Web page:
Banking commission calls for IT involvement

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Banking commission calls for IT involvement

Karl Flinders

The Banking Commission has said investment is needed in the “patchy and outdated in-house IT systems” at banks, calling for the inclusion of IT experts in a panel to investigate making it easier for consumer to switch accounts.

In its final report, Changing banking for good, the Commission said moving to common platforms will make it easier for consumers to change accounts and encourage banks to "make much needed investment into their patchy and outdated in-house IT systems.”

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The banking industry has already stated that UK bank customers should be able to switch bank accounts within seven days by September this year, but the Commission wants to go further. 

“A common utility platform is an intellectually appealing idea and has the potential to introduce much greater competition into the market than a seven-day switching service," read the report. "The benefits of a common utility platform include improving competition through significantly faster switching times and reducing the risk that consumers will encounter administrative problems as a result of switching their bank account provider."

The Commission wants banking IT experts to be involved in a panel to investigate and report on technical feasibility, costs and benefits of options available to make it easier for consumers to change accounts.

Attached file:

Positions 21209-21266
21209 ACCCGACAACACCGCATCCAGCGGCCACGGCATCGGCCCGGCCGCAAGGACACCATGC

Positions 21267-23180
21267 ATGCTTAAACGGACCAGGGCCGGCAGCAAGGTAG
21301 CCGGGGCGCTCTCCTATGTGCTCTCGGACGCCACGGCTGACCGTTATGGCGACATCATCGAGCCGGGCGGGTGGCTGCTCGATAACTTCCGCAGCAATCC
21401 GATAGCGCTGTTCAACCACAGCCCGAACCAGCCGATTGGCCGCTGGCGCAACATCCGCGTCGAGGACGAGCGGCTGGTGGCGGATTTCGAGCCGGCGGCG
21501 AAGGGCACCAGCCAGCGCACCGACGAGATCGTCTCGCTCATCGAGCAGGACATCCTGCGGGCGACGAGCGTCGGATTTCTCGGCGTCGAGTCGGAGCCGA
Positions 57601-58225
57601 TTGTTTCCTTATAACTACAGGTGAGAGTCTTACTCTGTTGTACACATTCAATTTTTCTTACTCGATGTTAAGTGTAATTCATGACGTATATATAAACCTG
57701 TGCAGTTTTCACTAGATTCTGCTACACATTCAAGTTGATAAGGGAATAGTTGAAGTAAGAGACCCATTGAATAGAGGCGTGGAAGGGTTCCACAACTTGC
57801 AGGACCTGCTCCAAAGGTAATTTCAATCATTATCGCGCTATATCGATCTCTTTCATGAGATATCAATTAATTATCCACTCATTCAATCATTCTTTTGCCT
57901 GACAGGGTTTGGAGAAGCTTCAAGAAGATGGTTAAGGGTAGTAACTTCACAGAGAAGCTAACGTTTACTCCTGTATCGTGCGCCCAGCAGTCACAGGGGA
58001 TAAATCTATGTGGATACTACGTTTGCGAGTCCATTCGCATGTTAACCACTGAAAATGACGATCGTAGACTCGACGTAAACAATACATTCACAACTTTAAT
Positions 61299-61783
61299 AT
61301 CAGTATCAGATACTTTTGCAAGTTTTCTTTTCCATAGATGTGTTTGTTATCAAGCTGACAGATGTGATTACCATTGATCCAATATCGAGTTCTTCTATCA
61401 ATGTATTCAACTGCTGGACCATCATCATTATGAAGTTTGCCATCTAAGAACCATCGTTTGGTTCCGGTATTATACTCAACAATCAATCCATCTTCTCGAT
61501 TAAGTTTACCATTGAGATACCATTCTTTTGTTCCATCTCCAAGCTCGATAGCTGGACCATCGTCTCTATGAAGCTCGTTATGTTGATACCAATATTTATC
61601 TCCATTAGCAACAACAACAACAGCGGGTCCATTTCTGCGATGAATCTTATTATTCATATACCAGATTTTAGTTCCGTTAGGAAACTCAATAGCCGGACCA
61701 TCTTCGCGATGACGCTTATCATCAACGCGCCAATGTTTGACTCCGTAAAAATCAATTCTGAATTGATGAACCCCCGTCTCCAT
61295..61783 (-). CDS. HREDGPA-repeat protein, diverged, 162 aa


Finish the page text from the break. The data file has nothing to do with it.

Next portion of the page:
It recommended the government immediately initiated an independent study of the full range of options for reform in this area. 

“Membership of the panel should be drawn from banking IT specialists, retail banking competition experts, economists, representatives of retail consumers and small businesses and resolution specialists,” it said.

The Commission said should report within six months of its establishment for switching and within 12 months on other issues. 

“It should also examine the scope for reducing downwards from seven days the time it will take to switch under the new switching service,” added the report. 

Hugh Cumberland, solution manager, payment and settlement services at Colt - a provider of IT services to the financial sector - said: “Despite the reference to having a ‘patchy and outdated’ technology infrastructure, the financial services industry is unlikely to take a knee jerk reaction to this report. When it comes to IT, the majority of banks will continue to keep business critical systems on premise for many years to come. 

"Banks have always maintained large IT resources in-house and it is simply not cost effective, or practical, to completely rip and replace their existing infrastructure.

“This isn't to say that banks shouldn’t re-evaluate certain elements of their IT, and look to put in place a more flexible, agile infrastructure where they can buy compute on demand. For example, with smaller non-business critical back office systems, banks can benefit from a cloud based model.”

 


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